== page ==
Mathew Bailey Watson operated a motorized forklift known as an "order picker" to pick product orders from shelves in the Georgia warehouse of Applied Industrial Technologies. At the end of his shift, Watson would ride on the platform of the order picker and pick up trash containers — open 30-gallon to 40-gallon plastic barrels.
At some point during Watson's employment, General Mechanical Services Inc. was hired to make repairs on Applied Industrial's conveyor system. One day when Watson was picking up the trash from his moving order picker, he leaned over to pick up a trash barrel with one hand. The barrel, which had been marked for paper and plastic disposal, was filled with heavy metal conveyor parts weighing 80 lb to 100 lb. Watson injured his back trying to lift it.
He obtained workers'-comp benefits from his employer and filed a lawsuit against General Mechanical for damages, charging the company with negligence in discarding heavy metal parts in the barrel marked for paper and plastic.
General Mechanical asked the Georgia trial court to grant summary judgment for it before trial, asserting that, even if its employees put metal parts in the trash can, they had no reason to foresee the harm caused to Watson. The court agreed.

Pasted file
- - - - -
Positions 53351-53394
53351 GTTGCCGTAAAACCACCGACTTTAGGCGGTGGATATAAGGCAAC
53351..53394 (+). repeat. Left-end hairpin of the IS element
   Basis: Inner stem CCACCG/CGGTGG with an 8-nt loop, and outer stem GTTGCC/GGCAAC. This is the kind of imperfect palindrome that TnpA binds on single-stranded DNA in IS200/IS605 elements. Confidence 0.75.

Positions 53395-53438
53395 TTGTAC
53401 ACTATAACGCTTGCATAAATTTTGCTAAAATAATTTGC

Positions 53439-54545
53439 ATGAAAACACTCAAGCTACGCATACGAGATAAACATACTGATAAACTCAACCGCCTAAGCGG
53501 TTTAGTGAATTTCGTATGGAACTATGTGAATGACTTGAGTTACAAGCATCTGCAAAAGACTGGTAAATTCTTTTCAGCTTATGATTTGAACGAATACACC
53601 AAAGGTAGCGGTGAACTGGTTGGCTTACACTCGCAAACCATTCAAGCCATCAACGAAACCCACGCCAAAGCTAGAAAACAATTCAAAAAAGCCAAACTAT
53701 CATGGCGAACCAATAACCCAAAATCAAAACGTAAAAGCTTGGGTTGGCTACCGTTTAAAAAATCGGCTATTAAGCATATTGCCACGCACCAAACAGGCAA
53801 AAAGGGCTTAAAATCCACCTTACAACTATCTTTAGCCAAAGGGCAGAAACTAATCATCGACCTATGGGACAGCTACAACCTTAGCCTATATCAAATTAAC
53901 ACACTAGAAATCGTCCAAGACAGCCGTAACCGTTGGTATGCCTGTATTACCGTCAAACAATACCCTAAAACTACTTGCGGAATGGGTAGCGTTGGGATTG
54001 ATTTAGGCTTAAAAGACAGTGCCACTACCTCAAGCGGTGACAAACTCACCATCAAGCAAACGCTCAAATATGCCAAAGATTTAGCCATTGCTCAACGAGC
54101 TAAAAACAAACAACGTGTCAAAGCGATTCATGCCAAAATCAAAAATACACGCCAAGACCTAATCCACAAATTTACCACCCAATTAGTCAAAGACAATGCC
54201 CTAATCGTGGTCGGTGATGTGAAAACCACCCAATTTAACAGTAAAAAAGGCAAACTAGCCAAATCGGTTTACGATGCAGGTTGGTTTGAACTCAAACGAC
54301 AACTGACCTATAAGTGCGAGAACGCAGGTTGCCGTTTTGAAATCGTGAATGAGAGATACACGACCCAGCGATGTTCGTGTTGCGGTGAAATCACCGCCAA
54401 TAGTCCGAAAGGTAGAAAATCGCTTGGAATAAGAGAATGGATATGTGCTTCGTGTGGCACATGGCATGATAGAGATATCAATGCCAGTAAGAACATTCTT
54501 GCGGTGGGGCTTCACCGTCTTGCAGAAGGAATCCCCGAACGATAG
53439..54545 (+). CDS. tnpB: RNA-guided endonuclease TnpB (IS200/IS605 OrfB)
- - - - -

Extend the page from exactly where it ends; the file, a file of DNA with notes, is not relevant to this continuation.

On appeal, the Georgia Court of Appeal noted that depositions from Applied Industrial employees indicated that order pickers were trained not to use an order picker to pick up trash cans, as Watson had done. The court stated that Watson was operating the order picker in an unsafe manner when he was injured. While the court agreed that the employees of General Mechanical had a duty to not subject Watson to an unreasonable risk, it said, "Under the present facts, we conclude as a matter of law that the act of putting metal parts in the trash container marked for paper and plastic was not actionable negligence because it was not foreseeable that doing so would create an unreasonable risk of some type of physical injury."
|Watson v. General Mechanical Services Inc., 623 S.E.2d 679 (Ga. App. 2005), Court of Appeals of Georgia, Nov. 18, 2005.|